MCL sprain
An MCL sprain is damage to the medial collateral ligament.

It is possible to suffer a MCL sprain or complete tear to the medial collateral ligament (MCL) – or the lateral collateral ligament (LCL). These are two of the four knee ligaments. A sprain is a minor injury to the ligament, while a complete tear is a lot more severe.


What are the causes of MCL sprain or LCL sprain?

The sprain of the MCL or LCL occurs when the knee is directly impacted in an unnatural way. Contact sports are a common cause of this injury. The MCL injury can happen due to an outer impact to the knee. LCL sprains are a result of serious contact with the inner side of the knee.


What are the symptoms of MCL sprain or LCL sprain?

The symptoms will vary based on the severity of the condition. There may be swelling near the ligament, but very minor sports injuries may not have any swelling present. The pain will depend on the severity of the sprain too. Less severe injuries mean the pain may only come up during physical activity. With a more severe injury, the pain is present all the time. Stiffness may also be present in and around the knee.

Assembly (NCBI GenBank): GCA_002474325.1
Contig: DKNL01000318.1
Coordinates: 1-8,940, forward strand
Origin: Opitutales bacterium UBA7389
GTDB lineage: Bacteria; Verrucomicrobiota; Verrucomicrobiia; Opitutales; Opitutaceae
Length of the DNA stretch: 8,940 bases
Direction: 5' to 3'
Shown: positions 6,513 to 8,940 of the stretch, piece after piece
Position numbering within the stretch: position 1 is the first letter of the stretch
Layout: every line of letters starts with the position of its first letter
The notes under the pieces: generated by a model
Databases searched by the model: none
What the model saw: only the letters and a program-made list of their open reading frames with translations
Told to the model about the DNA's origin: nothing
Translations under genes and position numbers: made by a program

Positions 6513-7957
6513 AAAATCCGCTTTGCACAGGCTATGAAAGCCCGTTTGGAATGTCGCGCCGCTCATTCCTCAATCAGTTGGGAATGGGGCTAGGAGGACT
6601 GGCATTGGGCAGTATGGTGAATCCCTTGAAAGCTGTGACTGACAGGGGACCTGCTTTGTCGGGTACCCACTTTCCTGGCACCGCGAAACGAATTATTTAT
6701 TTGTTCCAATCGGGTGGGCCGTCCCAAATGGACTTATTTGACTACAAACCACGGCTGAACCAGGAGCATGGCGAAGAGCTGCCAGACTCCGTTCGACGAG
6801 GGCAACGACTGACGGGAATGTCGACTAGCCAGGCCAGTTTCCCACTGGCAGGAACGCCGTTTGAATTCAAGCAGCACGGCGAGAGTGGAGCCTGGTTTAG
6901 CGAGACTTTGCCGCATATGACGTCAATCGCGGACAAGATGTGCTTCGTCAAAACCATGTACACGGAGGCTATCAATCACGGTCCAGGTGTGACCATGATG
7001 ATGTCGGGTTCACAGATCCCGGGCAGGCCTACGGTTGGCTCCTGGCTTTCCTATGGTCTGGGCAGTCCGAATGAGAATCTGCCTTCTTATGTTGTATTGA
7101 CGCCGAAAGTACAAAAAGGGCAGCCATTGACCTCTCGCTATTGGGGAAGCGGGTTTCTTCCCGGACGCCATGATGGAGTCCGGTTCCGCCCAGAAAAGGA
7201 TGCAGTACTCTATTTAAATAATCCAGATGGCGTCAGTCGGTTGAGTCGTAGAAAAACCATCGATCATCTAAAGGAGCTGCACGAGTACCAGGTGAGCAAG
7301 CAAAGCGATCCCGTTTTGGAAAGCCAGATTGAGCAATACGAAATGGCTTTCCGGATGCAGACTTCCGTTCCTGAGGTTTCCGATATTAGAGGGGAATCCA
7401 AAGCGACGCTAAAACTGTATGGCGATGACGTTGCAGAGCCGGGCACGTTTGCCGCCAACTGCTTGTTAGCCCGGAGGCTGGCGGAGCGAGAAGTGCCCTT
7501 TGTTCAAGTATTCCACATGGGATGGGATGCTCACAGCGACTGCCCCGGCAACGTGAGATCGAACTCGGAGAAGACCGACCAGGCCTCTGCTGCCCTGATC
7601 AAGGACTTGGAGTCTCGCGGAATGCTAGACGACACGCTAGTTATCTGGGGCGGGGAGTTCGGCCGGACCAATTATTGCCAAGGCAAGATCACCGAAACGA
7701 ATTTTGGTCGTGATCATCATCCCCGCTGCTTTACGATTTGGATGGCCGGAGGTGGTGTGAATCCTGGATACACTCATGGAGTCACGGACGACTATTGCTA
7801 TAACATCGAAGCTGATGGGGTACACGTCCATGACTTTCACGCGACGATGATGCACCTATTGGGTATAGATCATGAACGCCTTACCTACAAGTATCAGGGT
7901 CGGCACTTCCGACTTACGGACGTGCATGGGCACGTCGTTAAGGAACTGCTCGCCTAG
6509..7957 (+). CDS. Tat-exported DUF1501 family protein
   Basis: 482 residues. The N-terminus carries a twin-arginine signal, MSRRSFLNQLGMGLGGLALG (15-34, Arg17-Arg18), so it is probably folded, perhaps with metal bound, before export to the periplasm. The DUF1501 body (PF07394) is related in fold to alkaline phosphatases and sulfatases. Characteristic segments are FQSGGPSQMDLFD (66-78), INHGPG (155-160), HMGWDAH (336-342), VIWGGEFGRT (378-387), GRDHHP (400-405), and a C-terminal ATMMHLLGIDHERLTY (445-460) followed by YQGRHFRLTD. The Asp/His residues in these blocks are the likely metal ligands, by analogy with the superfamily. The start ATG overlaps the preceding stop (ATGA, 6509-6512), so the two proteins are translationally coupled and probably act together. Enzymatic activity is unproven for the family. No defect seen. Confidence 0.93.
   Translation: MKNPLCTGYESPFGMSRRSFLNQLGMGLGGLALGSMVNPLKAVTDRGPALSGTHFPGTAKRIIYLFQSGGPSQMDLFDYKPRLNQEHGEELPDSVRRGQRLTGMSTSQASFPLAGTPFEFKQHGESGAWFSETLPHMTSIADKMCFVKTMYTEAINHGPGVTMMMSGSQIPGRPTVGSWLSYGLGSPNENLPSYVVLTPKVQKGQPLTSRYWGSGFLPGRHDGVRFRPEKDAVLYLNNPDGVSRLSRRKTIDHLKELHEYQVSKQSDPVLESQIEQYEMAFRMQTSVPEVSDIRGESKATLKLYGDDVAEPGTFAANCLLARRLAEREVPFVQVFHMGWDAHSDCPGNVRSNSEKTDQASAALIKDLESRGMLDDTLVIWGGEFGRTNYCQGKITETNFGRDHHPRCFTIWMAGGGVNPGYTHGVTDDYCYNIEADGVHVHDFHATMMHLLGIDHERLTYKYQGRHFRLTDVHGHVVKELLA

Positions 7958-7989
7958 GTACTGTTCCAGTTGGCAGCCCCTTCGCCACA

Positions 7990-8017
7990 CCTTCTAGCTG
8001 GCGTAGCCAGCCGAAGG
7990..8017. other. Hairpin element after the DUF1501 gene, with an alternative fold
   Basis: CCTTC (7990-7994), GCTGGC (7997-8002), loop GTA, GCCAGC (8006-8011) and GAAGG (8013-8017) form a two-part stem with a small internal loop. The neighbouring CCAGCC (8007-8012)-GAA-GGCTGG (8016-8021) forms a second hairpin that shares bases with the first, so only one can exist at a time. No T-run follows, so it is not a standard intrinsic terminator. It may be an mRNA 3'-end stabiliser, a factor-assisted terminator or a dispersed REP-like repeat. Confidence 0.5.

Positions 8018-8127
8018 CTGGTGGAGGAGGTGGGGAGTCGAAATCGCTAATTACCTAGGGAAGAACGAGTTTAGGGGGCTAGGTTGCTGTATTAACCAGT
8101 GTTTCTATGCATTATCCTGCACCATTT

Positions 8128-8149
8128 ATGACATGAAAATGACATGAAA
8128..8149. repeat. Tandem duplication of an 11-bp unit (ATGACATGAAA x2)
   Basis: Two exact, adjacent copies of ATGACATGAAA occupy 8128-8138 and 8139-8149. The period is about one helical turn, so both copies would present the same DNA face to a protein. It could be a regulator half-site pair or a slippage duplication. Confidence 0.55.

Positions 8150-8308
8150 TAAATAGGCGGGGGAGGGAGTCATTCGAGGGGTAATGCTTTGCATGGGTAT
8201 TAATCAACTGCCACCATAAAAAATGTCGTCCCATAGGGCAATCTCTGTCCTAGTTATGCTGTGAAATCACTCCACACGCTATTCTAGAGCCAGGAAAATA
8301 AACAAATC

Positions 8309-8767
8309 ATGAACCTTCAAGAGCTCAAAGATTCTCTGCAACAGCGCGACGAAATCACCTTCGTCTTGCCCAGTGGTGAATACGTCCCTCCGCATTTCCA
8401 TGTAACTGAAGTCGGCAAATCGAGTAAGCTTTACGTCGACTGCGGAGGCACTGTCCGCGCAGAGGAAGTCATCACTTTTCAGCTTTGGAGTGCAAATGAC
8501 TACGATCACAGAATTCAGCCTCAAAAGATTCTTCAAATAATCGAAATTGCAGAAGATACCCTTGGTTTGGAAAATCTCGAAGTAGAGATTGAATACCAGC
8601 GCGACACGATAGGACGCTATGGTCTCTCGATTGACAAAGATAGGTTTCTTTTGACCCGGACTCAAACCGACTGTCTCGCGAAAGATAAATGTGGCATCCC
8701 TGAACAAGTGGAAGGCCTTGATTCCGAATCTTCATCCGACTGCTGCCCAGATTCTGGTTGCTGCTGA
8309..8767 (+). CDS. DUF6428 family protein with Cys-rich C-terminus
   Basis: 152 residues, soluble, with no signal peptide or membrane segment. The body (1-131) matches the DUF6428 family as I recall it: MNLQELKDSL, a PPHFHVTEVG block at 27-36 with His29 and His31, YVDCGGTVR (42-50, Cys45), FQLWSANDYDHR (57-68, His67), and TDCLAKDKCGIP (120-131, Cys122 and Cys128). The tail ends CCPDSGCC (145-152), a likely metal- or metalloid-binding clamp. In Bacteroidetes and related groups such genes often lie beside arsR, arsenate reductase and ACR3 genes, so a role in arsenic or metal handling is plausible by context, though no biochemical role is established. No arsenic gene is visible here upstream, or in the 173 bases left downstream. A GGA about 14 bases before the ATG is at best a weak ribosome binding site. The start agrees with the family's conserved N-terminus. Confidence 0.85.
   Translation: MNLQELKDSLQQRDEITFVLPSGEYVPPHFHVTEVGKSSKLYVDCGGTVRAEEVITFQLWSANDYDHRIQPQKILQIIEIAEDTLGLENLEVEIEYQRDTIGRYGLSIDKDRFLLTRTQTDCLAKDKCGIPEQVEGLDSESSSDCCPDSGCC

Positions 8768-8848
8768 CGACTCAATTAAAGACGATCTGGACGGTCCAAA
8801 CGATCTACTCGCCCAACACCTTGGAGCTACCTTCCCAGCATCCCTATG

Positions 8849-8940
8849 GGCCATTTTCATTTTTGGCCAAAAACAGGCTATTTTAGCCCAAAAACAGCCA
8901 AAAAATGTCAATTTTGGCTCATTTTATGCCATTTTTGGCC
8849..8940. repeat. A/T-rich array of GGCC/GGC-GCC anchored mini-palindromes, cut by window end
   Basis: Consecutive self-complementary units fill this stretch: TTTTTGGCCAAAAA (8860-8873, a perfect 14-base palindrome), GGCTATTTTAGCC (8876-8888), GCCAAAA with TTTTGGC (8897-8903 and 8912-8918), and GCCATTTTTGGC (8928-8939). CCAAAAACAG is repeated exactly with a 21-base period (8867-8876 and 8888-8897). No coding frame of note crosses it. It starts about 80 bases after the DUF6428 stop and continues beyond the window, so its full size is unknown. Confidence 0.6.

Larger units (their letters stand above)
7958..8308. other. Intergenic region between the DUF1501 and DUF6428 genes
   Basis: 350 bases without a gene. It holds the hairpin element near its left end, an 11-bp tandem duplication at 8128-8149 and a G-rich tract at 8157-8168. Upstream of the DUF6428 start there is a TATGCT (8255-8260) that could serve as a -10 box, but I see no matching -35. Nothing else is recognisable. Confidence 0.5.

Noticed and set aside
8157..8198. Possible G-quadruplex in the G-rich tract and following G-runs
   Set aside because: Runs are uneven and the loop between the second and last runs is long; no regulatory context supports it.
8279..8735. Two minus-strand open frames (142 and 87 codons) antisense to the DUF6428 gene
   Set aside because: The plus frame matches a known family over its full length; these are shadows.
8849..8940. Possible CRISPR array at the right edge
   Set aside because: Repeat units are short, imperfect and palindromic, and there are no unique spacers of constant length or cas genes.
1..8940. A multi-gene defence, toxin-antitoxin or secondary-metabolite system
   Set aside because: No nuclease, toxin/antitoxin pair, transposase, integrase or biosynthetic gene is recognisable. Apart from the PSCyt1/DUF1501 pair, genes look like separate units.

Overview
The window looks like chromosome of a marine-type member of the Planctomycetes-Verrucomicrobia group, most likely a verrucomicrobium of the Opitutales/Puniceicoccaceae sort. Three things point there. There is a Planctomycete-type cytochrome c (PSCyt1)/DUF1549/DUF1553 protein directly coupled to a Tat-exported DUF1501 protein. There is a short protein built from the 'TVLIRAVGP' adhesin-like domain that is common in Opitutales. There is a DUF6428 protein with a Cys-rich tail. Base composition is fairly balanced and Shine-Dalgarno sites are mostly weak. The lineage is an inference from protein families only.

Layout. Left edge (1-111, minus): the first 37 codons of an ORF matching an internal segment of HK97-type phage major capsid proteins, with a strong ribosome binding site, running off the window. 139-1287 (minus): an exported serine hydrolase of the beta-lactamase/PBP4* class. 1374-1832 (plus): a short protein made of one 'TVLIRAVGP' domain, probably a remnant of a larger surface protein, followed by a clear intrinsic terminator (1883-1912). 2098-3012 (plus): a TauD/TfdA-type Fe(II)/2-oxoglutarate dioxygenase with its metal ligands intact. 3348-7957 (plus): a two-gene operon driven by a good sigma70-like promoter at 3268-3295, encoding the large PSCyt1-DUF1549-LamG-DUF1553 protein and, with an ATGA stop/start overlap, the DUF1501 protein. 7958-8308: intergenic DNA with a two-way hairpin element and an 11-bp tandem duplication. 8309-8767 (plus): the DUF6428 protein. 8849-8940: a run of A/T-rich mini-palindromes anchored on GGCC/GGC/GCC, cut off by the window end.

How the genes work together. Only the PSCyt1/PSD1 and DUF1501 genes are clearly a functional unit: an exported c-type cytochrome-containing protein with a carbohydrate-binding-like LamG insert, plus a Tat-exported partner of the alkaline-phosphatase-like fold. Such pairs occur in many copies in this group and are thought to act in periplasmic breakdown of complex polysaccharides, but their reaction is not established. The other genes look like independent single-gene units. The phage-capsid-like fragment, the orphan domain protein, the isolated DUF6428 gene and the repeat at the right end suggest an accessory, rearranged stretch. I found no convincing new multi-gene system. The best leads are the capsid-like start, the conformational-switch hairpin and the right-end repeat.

What is the treatment of MCL sprain or LCL sprain?

With any knee injury, it is best to abstain from physical activity whenever possible. Continuing to play sports on a knee injury will only make it worse. Rest, elevating the leg, applying ice and taking pain medication can help during the first few days. If the pain and swelling do not go away, it is time to seek professional sports medicine help.

If you are experiencing symptoms that align with an MCL or LCL sprain, it is best to seek sports injury treatment from a professional. By contacting an experienced sports medicine doctor like Dr. Bob Meyer at the Spinal Rehab Sports Medicine clinic, you give yourself the best chance of a full recovery. Dr. Bob can perform the necessary tests to assess your condition, before recommending proper treatment.

Additional Resources: